Date of Thesis

Summer 2023


Crystallization is a highly stochastic process with numerous contributing variables, and predictable crystal nucleation is still an outstanding challenge. Polymorphism is the tendency of a substance to have more than one solid-state crystalline form. Polymorph- selective crystallization has potential applications in a variety of fields, particularly pharmaceuticals, since the biological availability of an active pharmaceutical ingredient is often polymorph-specific. Different polymorphs also have unique packing between molecules, and it is these structural arrangements that can be utilized in developing surfaces to control crystallization. Heterogenous surface-mediated nucleation is a well-documented phenomenon, wherein crystals preferentially nucleate and grow from chemically similar surfaces. Therefore, the modulation of the surface chemistry of a substrate, such as silica glass, is an attractive avenue to explore for selective polymorph control. Vapor deposition of 3-aminopropyl triethoxysilane yields an amine-terminated surface which can be further modulated using reversible imine protection. This work presents the preparation and characterization of a library of functionalized surfaces and their application in polymorph control. Synthesized surfaces were evaluated in melt recrystallization conditions to target various polymorphs of acetaminophen. By modifying the surface functionality, the polymorph selectivity under recrystallization conditions was transformed. These results demonstrate that surface modification is a viable proof-of-concept process for designing nucleation sites for selective polymorph nucleation.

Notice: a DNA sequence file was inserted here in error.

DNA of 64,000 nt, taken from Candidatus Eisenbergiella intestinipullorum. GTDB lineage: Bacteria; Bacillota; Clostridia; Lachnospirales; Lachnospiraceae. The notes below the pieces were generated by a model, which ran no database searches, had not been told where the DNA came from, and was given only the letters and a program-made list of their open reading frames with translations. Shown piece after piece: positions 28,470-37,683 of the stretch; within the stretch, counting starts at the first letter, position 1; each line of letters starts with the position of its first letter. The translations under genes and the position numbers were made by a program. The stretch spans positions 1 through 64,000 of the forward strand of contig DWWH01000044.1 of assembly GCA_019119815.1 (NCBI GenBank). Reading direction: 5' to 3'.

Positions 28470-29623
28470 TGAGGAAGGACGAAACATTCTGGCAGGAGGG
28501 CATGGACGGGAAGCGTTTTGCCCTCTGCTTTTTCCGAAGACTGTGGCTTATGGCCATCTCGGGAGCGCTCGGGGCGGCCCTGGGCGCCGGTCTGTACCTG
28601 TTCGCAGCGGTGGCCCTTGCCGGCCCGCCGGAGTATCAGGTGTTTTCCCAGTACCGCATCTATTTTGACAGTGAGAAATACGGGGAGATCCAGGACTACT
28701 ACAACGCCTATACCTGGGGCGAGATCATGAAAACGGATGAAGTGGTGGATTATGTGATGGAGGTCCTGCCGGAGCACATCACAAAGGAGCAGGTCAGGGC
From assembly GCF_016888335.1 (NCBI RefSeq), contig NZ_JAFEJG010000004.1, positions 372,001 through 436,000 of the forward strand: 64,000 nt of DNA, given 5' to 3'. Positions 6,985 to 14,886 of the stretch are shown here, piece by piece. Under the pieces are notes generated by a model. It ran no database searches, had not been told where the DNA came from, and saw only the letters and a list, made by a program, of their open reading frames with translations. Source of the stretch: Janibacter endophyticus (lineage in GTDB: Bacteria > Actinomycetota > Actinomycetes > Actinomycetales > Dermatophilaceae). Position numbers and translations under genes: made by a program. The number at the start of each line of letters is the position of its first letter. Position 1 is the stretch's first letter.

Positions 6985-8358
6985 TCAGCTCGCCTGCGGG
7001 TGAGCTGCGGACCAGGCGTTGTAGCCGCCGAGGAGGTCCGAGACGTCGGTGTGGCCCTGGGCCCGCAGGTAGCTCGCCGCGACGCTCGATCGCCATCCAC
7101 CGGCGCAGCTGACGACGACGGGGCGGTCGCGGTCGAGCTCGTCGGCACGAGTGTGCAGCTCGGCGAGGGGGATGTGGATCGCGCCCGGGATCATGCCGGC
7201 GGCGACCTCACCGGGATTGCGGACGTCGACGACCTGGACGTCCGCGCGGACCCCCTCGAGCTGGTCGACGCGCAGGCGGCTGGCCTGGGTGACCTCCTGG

pharmaceutical, polymorphism, surface chemistry, heterogeneous nucleation, acetaminophen, paracetamol

Access Type

Masters Thesis (Bucknell Access Only)

Degree Type

Master of Science



First Advisor

Dr. Brian J. Smith

Available for download on Wednesday, July 17, 2024